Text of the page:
Sunday, 6 September 2009

The American Eid Stamp Controversy

American Muslims and non-Muslims are reacting angrily to an e-mail by Tennessee Mayor Johnny Piper protesting the issuance of stamps commemorating two Muslim feasts.

"(The e-mail represents) appalling ignorance of what Islam is, and who Muslims are,” Ahmed Joudah, president of the Islamic Center of Clarksville, Tennessee, told the Leaf-Chronicle on Saturday, September 5.

“I laughed when I read it, but at the same time, I felt sorry that we still have people around us that think that way.”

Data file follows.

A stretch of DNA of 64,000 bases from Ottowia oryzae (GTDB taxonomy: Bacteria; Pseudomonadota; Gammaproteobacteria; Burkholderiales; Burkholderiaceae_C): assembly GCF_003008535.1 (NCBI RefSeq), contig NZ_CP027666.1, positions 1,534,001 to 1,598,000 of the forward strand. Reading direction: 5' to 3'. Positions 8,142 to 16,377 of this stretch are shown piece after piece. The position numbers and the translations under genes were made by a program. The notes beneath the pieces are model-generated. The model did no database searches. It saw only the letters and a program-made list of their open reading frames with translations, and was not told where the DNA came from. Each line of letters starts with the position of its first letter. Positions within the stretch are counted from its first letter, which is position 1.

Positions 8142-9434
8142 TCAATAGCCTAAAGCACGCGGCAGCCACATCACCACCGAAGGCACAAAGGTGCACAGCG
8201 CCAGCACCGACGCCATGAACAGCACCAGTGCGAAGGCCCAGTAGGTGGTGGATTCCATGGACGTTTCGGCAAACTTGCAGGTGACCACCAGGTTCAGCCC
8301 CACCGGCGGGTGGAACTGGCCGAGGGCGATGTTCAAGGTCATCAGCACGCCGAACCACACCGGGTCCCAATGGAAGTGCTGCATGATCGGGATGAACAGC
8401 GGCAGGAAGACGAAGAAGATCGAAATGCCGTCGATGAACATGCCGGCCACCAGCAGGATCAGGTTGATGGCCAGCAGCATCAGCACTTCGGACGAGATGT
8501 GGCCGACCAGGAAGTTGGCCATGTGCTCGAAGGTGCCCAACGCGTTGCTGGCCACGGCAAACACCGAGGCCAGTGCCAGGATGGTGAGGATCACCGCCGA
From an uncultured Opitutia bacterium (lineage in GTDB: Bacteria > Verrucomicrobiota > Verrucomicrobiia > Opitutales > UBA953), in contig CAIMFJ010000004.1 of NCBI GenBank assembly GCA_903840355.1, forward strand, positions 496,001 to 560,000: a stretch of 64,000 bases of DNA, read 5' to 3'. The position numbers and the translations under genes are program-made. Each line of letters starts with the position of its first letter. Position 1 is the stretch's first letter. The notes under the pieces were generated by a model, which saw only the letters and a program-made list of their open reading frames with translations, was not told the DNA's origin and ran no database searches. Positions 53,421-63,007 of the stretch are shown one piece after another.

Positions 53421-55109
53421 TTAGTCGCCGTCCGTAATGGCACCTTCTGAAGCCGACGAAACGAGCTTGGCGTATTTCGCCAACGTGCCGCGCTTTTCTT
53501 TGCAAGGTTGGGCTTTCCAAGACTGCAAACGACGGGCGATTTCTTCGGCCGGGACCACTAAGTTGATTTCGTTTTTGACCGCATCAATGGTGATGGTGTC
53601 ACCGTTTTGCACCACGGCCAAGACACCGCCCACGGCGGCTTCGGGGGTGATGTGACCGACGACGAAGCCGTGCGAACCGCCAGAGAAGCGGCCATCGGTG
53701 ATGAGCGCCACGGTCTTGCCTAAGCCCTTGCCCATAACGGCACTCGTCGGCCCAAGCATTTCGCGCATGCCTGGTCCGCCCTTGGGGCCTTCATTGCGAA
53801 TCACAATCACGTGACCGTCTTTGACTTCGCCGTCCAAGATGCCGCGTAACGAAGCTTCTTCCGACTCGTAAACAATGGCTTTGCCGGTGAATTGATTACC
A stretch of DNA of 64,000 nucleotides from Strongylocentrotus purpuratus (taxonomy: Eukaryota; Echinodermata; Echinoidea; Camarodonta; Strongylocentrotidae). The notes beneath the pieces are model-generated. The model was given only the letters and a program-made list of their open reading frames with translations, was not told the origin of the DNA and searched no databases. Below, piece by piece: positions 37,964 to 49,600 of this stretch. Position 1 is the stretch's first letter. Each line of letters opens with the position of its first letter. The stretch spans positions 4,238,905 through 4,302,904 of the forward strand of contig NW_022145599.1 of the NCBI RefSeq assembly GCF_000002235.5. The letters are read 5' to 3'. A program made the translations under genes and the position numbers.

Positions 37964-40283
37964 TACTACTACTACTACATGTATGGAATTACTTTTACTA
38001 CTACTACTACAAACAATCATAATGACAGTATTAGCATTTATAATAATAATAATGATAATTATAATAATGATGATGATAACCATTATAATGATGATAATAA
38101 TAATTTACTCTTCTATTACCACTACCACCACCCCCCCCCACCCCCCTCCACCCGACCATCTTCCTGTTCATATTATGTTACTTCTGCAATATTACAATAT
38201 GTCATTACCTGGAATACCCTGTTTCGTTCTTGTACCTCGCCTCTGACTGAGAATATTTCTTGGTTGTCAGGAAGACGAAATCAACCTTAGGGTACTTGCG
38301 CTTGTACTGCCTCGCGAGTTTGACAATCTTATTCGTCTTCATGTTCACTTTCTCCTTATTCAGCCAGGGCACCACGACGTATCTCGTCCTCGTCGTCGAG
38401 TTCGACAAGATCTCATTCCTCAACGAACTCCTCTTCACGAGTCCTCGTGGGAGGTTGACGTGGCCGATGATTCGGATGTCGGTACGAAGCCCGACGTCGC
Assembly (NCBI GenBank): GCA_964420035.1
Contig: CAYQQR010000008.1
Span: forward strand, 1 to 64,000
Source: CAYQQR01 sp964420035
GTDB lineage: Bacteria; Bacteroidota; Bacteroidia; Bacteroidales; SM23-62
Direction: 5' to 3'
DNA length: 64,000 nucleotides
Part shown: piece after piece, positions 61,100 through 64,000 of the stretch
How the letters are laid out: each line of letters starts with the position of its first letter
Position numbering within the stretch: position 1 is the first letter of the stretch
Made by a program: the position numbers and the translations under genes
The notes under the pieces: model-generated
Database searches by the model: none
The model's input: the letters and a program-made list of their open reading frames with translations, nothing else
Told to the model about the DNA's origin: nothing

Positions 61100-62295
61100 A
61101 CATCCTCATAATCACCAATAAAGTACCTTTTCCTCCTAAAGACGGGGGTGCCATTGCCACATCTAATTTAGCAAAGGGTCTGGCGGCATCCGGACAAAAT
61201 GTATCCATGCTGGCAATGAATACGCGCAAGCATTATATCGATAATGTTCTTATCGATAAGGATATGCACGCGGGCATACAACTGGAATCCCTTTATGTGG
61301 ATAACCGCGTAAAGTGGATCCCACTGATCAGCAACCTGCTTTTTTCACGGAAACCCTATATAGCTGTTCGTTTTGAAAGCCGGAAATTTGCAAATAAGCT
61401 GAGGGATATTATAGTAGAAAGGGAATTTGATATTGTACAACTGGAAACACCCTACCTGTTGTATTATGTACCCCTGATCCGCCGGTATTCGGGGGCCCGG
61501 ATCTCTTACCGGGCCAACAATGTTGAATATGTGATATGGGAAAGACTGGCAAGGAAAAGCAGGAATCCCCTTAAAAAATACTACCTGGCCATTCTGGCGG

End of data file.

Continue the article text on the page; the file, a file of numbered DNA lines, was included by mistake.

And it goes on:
In an e-mail circulated nationwide, Piper urged "patriotic Americans" to protest a US Postal Service stamp marking `Eid Al-Fitr and `Eid Al-Adha.

“I was surprised at a stamp being developed, and would have thought others would be, too,” he said.

The stamp features the phrase ‘Eid mubarak,’ (or blessed feast) in Islamic calligraphy.

It was first issued in 2001, and was reissued in 2002, 2006, 2007 and 2008.

Piper said the Americans should not commemorate the holidays of those who attacked them, calling for a national boycott of the stamp.

Joudah, the Muslim leader, said it is unfair to blame all Muslims for the actions of a radical fringe.

Similarly, he said it would be unfair to resent all Clarksville non-Muslims for the acts of vandalism by a few against their local mosque.

“I cannot deny and I cannot be unfair to my neighbor,” Joudah said.

Continue here.

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